Shifting sands: The jurisdiction of librarians in scholarly communication
AuthorRay, Michael Stephen
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PublisherThe University of Arizona.
RightsCopyright © is held by the author. Digital access to this material is made possible by the University Libraries, University of Arizona. Further transmission, reproduction or presentation (such as public display or performance) of protected items is prohibited except with permission of the author.
AbstractLibrarians' expanding claim on tasks in the process of scholarship is the subject of this qualitative study by a participant observer and employee of a large, team-based academic research library. The grounded theory describes gendered strategies of inclusion, usurpation, demarcation and exclusion in use by librarians as they compete and collaborate for control over tasks with both faculty, publishers, computing and student service professionals, as well as other occupational groups within the library. These competitive and collaborative strategies result in the emergence of three distinct jurisdictional and career trajectories for librarians: professional librarians, information professionals, and instructional support technicians. Recommendations are made for furthering the professional project of librarians, include strengthening the certification of librarians at the Ph.D. level, recasting information literacy instruction as navigation instruction, developing a vision of knowledge management fitting to public sector values, and encouraging librarians to bring career staff into certified instructional technology support roles.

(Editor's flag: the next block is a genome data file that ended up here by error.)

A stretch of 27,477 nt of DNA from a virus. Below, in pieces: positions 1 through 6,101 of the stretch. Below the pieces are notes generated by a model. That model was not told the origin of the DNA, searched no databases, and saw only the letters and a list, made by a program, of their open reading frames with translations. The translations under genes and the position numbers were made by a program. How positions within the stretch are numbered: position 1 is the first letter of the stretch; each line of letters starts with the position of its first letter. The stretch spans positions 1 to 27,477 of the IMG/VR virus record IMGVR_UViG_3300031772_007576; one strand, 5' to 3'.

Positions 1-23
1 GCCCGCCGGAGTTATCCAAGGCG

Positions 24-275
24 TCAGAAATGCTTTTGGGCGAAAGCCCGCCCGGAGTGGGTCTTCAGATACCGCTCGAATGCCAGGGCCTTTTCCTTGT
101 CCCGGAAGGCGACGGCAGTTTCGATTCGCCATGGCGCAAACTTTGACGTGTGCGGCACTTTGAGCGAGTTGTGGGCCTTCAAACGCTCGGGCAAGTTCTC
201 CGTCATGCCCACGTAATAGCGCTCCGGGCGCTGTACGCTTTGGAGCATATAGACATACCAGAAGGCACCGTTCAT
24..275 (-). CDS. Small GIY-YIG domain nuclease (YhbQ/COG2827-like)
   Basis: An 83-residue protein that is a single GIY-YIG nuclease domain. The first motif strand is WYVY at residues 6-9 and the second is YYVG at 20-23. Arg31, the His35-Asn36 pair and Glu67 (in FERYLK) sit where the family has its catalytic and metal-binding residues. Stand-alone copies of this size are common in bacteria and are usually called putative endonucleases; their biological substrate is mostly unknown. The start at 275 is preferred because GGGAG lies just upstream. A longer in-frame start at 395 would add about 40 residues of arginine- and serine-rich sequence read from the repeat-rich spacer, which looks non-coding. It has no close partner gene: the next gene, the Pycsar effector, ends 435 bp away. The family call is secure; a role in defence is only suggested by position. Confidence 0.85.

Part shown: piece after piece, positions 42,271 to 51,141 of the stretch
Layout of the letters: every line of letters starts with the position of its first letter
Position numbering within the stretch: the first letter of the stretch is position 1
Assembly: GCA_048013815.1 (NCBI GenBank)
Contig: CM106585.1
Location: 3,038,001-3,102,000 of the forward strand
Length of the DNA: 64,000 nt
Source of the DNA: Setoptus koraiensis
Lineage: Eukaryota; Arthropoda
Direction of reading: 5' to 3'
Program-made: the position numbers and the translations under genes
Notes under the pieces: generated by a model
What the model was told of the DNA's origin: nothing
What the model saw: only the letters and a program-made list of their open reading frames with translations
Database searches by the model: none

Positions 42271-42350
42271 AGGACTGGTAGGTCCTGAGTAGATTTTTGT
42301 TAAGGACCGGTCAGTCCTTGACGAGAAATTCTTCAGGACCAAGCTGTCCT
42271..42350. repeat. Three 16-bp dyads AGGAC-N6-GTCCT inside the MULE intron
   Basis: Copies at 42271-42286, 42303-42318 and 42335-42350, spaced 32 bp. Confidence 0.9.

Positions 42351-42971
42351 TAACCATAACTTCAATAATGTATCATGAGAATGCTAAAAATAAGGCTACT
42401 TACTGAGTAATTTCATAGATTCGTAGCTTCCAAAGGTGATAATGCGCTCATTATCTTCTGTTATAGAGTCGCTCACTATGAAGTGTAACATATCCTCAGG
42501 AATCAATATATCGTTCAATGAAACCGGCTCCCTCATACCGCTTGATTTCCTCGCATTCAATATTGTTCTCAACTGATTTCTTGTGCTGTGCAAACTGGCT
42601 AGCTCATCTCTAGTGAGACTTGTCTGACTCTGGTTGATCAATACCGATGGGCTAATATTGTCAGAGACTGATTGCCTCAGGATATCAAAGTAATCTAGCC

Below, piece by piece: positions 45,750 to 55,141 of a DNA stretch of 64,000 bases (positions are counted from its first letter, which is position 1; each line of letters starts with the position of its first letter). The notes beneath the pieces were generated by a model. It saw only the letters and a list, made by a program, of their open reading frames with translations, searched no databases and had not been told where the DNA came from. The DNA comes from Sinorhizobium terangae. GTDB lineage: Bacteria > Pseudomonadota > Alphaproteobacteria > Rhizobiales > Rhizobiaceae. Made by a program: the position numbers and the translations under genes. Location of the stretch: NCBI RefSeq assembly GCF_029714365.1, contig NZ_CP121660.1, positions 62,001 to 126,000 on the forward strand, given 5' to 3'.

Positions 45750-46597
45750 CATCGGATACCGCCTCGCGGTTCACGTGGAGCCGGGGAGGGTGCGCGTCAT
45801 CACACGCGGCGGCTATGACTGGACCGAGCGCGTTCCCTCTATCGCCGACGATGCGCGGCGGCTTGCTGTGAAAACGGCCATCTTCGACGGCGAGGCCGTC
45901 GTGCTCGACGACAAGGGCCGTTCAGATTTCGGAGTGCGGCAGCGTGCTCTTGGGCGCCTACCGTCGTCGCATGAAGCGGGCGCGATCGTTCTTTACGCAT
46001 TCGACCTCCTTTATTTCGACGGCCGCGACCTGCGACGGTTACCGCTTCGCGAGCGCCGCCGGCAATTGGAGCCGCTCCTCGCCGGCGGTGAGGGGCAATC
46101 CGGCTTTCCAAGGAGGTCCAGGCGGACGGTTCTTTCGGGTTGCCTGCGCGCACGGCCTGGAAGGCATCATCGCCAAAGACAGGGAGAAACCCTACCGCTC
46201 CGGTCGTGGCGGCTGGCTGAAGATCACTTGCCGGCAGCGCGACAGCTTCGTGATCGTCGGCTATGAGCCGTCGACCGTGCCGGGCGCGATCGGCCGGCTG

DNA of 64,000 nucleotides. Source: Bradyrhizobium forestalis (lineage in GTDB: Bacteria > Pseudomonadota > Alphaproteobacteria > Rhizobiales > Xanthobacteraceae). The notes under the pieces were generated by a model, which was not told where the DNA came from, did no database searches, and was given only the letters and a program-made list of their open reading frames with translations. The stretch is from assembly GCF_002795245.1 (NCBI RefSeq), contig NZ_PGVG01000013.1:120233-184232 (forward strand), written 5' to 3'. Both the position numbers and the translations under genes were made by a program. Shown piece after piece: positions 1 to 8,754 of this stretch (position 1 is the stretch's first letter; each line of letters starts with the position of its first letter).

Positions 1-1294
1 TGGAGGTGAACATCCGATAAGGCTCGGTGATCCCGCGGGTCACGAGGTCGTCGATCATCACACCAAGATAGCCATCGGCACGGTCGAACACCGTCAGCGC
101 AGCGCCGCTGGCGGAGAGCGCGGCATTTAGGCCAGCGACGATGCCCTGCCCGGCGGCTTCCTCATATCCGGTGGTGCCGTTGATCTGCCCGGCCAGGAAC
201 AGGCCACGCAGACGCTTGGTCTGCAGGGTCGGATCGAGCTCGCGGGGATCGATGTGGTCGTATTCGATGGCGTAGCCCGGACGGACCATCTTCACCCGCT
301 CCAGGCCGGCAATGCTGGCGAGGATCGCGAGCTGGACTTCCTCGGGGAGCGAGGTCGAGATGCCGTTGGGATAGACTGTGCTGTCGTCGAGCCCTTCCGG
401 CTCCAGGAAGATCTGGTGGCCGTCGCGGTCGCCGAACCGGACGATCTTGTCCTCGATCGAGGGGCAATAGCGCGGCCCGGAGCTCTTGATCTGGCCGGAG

Degree ProgramGraduate College